Maybe he’ll get on a bus tomorrow, Greg Sawyer said, just ride wherever it goes as long as he can to stay warm. Maybe he’ll end up somewhere he could pitch a tent.
He has lived in the woods here in Dale City for more than a decade now. Thursday morning, he and dozens of other people who’ve been camped out in a few small, entrenched communities near Interstate 95 got kicked off the land, which is owned by the Virginia Department of Transportation.
“I got nowhere to go,” Sawyer said as he began to limp along the highway to pack up his things, stopping to rub his bad knee every now and then. All morning, people hurried to and from tents, lugging sacks of blankets, dragging broken suitcases full of old clothes, cradling propane canisters in the crooks of their arms. Many said the same thing: They didn’t know where they would go.
“It’s a very sad situation,” said Joan Morris, a spokeswoman for VDOT. “It’s not something we sought to do.”
Virginia State Police lined up around the curves of the ramps at 10:45 a.m. and went in telling people that they had to leave today.
Morris said her agency received complaints from the office of State Del. L. Scott Lingamfelter (R-Prince William). People were walking back to their tents in the dark and crossing the ramps where cars speed around the blind curves, a hazard both to the walkers and to the drivers. A spokesman for the delegate said safety was the concern.
Morris said they tried to clear the area and make it safe in a sensitive way, giving people with lots of heavy items overnight to finish moving.
At least 80 people are believed to live in tents scattered through the area, near a Prince William County winter shelter, a bus terminal, a Kmart and some fast-food places. In the woods nearby, small neighborhoods have sprung up with camps. Some have wooden lean-tos, generators, TVs, heavy dinner tables.
“It’s good people,” said Kerwin Washington, who lost his job as a machine mechanic this winter. “People help each other out,” lending a blanket or a tarp, especially within the same cloverleaf. Strangers aren’t trusted, and there is crime. But longtime residents such as Sawyer have good friends there. “People visit,” he said.
On March 21, Virginia State Police spokeswoman Corinne Geller said workers began notifying people that they had to leave the land by the end of the month. They nailed “No trespassing” signs to trees. Troopers drove around the access ramps, blaring messages to people in the cloverleafs.
On Thursday, people were compliant, Geller said. About 20 trespassing warnings were issued, and by 5 p.m. everyone had left.
Some of those who were leaving were angry, talking about how many veterans live there and calling it betrayal, asking why they were given only two days’ notice, or talking about how there were plans to build new roads, a museum, stores — things for rich people. Many just seemed weary.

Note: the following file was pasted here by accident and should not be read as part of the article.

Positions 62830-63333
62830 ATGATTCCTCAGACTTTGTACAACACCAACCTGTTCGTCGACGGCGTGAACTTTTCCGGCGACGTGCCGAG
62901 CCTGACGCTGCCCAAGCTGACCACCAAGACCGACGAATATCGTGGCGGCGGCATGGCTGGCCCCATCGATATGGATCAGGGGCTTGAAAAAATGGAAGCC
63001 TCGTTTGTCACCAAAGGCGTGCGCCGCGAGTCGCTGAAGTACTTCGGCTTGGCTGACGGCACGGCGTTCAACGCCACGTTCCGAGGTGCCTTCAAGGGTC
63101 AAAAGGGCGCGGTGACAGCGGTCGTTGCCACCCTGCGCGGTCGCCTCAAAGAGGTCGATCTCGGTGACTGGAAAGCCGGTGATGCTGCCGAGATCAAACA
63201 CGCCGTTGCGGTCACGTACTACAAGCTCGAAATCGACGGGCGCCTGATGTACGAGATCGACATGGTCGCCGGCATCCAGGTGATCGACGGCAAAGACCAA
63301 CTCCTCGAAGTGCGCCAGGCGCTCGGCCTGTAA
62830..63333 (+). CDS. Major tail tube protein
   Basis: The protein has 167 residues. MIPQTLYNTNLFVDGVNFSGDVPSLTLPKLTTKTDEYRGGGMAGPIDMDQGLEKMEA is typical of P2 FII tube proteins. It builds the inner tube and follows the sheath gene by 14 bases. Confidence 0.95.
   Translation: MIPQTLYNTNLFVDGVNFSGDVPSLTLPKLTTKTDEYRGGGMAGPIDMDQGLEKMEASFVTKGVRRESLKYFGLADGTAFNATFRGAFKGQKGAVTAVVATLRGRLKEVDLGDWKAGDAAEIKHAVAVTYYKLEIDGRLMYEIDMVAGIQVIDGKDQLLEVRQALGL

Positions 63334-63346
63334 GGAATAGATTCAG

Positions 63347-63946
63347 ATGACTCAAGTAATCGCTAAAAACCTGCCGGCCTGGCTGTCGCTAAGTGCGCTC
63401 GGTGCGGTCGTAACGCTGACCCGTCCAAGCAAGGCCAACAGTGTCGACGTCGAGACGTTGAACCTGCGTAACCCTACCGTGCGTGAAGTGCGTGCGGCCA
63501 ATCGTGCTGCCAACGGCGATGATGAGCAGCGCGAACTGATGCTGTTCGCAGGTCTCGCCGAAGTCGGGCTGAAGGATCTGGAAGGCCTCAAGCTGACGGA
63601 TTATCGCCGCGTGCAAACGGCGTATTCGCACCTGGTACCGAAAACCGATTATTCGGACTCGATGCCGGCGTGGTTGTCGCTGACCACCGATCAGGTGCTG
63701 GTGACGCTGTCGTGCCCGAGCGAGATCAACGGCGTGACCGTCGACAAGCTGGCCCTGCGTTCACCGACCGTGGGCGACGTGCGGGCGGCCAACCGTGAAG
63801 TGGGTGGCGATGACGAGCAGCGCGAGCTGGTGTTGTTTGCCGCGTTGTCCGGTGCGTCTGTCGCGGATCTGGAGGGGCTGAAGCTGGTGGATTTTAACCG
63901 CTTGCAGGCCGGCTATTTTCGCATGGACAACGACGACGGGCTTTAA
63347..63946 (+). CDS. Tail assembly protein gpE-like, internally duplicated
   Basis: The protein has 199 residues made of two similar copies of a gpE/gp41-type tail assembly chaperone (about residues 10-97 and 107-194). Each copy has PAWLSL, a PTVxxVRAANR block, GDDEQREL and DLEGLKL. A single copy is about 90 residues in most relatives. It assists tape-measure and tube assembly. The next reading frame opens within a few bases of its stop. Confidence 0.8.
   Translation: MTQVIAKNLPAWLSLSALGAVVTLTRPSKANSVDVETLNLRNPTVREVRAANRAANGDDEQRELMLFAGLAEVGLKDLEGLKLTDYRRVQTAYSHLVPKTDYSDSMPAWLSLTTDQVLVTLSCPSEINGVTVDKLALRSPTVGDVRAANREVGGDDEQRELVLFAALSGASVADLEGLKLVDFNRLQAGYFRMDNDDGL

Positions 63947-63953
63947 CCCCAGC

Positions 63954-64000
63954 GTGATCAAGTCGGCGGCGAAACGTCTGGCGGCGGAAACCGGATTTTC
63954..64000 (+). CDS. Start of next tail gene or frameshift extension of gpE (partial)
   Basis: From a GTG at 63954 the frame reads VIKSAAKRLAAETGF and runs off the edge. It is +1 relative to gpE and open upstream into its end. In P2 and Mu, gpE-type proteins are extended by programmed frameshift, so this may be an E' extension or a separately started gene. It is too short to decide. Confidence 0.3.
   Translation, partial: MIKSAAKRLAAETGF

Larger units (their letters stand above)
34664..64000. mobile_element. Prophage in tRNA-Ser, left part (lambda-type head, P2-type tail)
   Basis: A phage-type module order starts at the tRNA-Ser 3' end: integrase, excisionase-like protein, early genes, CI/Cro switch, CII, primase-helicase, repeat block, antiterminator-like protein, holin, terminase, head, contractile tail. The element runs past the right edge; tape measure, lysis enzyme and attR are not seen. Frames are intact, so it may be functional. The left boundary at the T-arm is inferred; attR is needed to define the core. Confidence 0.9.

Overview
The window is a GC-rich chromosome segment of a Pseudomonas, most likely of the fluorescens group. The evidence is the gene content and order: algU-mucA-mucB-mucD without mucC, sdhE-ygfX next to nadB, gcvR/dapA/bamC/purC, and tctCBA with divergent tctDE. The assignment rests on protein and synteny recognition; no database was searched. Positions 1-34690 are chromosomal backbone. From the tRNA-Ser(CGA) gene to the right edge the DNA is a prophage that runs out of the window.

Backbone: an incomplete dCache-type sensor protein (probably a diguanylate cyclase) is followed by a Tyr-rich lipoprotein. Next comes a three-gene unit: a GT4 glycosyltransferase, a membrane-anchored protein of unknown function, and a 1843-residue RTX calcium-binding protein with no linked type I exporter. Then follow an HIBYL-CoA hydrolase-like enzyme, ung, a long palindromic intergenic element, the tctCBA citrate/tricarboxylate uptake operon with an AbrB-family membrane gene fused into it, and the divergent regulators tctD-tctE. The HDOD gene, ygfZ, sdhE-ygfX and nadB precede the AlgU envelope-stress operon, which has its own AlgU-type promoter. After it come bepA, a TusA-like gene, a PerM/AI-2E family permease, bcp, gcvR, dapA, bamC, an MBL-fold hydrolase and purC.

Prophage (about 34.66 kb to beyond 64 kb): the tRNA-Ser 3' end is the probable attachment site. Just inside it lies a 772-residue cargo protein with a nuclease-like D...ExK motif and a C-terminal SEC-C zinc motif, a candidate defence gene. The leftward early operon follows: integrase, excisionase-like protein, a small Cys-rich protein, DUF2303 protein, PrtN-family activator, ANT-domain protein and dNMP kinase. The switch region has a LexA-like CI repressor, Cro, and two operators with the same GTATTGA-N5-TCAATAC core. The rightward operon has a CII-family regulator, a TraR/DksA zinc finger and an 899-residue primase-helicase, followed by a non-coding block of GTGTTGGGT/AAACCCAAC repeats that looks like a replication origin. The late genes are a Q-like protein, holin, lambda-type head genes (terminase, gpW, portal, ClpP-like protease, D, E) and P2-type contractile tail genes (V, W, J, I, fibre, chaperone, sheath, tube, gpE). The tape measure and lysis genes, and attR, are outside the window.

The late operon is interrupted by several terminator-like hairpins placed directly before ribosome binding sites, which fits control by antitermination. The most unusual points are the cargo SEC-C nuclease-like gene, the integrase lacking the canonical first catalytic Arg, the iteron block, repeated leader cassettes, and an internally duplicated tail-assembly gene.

“Where I’m going to go, I’m not sure,” Washington said, hood up to protect against the cold rain and pulling a thick sleeping-bag roll and a garbage bag full of clothes. “Trying to find me a spot where I can pitch up a tent.” One thing he does know: “There’s a lot of places we can’t go. State land, private land.”
There are people living outside in patches that aren’t VDOT property, Geller pointed out. There’s a large group behind a church, small clusters here and there.
By early afternoon, workers were going in and picking up things left behind. They found about 55 tents as well as sofas, beds, heaters, a pool table and lots of trash.
Sawyer, 54, said he has been here since he lost his job working for a contractor and things went downhill from there. He lives in a hollow not far from the Kmart, one of a dozen people who stay there, with folding chairs outside tents, oilcans for fires, horseshoes to toss.
For years, he has lived near Rhonda Boomer, who has plush recliners, a clothesline, a ladder, an enormous tent, mattresses wrapped in plastic and thick comforters. “This is how we live,” she said. A tear rolled down from under her glasses. “Where are we going to go — where? What the hell are we supposed to do?”
Sawyer didn’t say anything. He shuffled along, a tall, bearded man bundled up in a gray parka, a coat, a hooded sweat shirt and a knit hat, eyes down, going to pack up his things.
He got pneumonia here once and had to go to the hospital. He has seen people die here, frozen to death. “I can’t take it,” he said. “I have a weak heart. I just go blank.”
He didn’t have much to pack: a blue tent, a 12-pack of Schlitz beer, a big knife, ragged blankets, some black alligator-patterned dress shoes, a pair of white sneakers and a few other things to throw in a plastic bag. But he was hurrying. The police cars were lined up along the edge of the woods. He had a bus to catch.